Life On The Frontier

The investigation of the village now known as Carter Robinson Mound in southwest Virginia is revealing details about life on the edge of the Mississippian world.

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Researchers excavate the middle structure of the three structures that were built on top of each other at Carter Robinson Mounds. Credit: JC Burns.
Researchers excavate the middle structure of the three structures that were built on top of each other at Carter Robinson Mounds. Credit: JC Burns.

Fall 2017: By Linda Vaccariello.

A few miles east of the narrow gap in the Cumberland Mountains where Daniel Boone and his companions blazed a trail into Kentucky, Maureen Meyers is puzzling over another group of settlers. Her subjects are the Mississippian people who built the Carter Robinson Mound and Village in western Virginia and occupied it for 150 years.

The Mississippian culture lasted from roughly A. D. 900 to 1500. The name comes from the Mississippi River Valley that was their stronghold, but these ancient people spread into other parts of the Southeastern U.S., too. The Carter Robinson Mound inhabitants came from Mississippian enclaves in Tennessee, “This was their frontier,” said Meyers, an archaeologist at  the University of Mississippi. “We know a lot about Mississippian culture, but not a lot about their interaction with others at the frontiers.”

Meyers’ work at Carter Robinson Mound focuses on the nature of life on the fringes of the Mississippian world. She wants to understand how the location influenced people’s activities. “Frontiers are important places to study because they are generally where people with different backgrounds interact, or that bridge other more densely settled areas,” said Barbara Mills, a University of Arizona archaeologist who is familiar  with  frontier research. “They may be conduits for information and resources and places with a high degree of innovation. Understanding social processes that occur on the edges helps to bring other areas into sharper focus.”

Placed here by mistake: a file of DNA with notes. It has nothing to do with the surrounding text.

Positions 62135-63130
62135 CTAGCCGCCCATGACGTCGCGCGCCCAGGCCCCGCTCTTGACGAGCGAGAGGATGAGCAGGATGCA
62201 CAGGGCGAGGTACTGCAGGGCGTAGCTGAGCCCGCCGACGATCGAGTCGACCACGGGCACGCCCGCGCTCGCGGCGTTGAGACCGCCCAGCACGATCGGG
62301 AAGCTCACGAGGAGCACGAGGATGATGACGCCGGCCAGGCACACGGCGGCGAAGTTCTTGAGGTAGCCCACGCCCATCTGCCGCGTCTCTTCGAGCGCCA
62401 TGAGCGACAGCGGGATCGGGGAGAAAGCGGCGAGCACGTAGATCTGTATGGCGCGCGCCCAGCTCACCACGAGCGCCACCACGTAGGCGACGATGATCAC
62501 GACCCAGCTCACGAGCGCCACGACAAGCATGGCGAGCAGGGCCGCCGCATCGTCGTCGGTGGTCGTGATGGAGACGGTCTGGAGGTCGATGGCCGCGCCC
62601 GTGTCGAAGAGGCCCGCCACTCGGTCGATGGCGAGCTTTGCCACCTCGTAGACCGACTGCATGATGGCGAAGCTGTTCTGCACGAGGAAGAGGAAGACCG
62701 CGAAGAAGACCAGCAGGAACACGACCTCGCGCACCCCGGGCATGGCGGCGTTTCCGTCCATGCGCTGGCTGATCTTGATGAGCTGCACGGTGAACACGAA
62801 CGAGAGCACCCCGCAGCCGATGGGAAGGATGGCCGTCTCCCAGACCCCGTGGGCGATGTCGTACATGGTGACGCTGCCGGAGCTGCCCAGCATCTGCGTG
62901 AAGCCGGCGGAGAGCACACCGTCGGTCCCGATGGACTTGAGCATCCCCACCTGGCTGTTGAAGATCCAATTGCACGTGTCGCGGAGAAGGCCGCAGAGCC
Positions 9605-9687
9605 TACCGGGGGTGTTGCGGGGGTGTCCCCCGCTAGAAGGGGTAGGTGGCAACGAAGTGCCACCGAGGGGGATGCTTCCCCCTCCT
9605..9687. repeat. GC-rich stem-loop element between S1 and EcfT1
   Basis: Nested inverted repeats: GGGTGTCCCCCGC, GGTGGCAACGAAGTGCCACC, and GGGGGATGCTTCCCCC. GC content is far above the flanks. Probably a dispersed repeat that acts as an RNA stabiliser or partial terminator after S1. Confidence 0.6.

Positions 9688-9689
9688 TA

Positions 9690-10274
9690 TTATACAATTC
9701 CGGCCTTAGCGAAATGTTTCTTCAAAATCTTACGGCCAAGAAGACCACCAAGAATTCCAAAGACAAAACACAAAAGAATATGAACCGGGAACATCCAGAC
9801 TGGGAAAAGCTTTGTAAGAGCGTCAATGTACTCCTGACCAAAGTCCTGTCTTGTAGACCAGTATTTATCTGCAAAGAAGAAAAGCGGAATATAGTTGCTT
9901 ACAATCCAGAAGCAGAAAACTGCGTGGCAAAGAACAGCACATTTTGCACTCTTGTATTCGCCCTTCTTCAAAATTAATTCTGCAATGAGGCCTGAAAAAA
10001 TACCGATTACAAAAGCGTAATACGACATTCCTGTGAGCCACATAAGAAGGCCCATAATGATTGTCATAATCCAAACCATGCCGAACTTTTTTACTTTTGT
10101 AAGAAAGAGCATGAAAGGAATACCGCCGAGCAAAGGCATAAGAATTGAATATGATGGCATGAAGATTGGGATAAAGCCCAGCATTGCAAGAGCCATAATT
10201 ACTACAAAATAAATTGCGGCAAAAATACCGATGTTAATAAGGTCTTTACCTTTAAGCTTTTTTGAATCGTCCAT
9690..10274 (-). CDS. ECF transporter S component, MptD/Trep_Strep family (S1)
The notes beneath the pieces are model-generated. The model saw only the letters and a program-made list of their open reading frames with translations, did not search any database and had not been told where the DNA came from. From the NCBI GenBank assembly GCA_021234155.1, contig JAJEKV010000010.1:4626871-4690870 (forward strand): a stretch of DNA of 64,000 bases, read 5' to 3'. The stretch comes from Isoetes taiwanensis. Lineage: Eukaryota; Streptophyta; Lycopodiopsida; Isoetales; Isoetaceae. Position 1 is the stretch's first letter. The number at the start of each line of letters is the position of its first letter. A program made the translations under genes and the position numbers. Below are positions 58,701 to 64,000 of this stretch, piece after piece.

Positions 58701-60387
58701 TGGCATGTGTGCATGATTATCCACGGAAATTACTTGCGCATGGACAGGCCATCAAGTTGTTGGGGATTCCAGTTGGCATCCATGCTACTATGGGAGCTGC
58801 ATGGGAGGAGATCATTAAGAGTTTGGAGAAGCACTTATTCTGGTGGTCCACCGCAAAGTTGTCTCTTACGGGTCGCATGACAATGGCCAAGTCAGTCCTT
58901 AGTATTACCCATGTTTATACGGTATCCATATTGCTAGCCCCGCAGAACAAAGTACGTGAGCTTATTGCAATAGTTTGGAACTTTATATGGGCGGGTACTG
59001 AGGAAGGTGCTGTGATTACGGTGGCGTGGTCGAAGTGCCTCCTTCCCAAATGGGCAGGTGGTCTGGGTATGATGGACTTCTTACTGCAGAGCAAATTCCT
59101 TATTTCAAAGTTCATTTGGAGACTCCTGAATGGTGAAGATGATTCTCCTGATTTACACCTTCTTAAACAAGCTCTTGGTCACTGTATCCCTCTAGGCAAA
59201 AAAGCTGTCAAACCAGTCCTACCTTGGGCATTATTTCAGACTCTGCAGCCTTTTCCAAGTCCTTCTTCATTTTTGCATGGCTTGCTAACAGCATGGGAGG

Meyers’ current project involves excavating part of the village where three structures were built sequentially, one on top of another. It is her fifth season at Carter Robinson Mound and village over the course of twelve years.  The mound was first identified in 1962 and was included in C.G. Holland’s Archeological Survey of Southwest Virginia. Published by the Smithsonian Institution in 1970, Holland’s work describes Carter Robinson as well as Ely Mound, a well-documented Mississippian site partially excavated by the Peabody Museum in 1877. (Ely Mound is now a preserve owned by  The Archaeological Conservancy.)

Excerpt.

Check out our Summer Sneak Peek “Covering the Mississippian Frontier at Carter Robinson”  photo blog for this article!

Read More in our FALL 2017 Issue of American Archaeology, Vol. 20 No. 4. Browse Content of this Issue: Fall 2017 . Browse Articles Excerpts from our last issue, SUMMER 2017.

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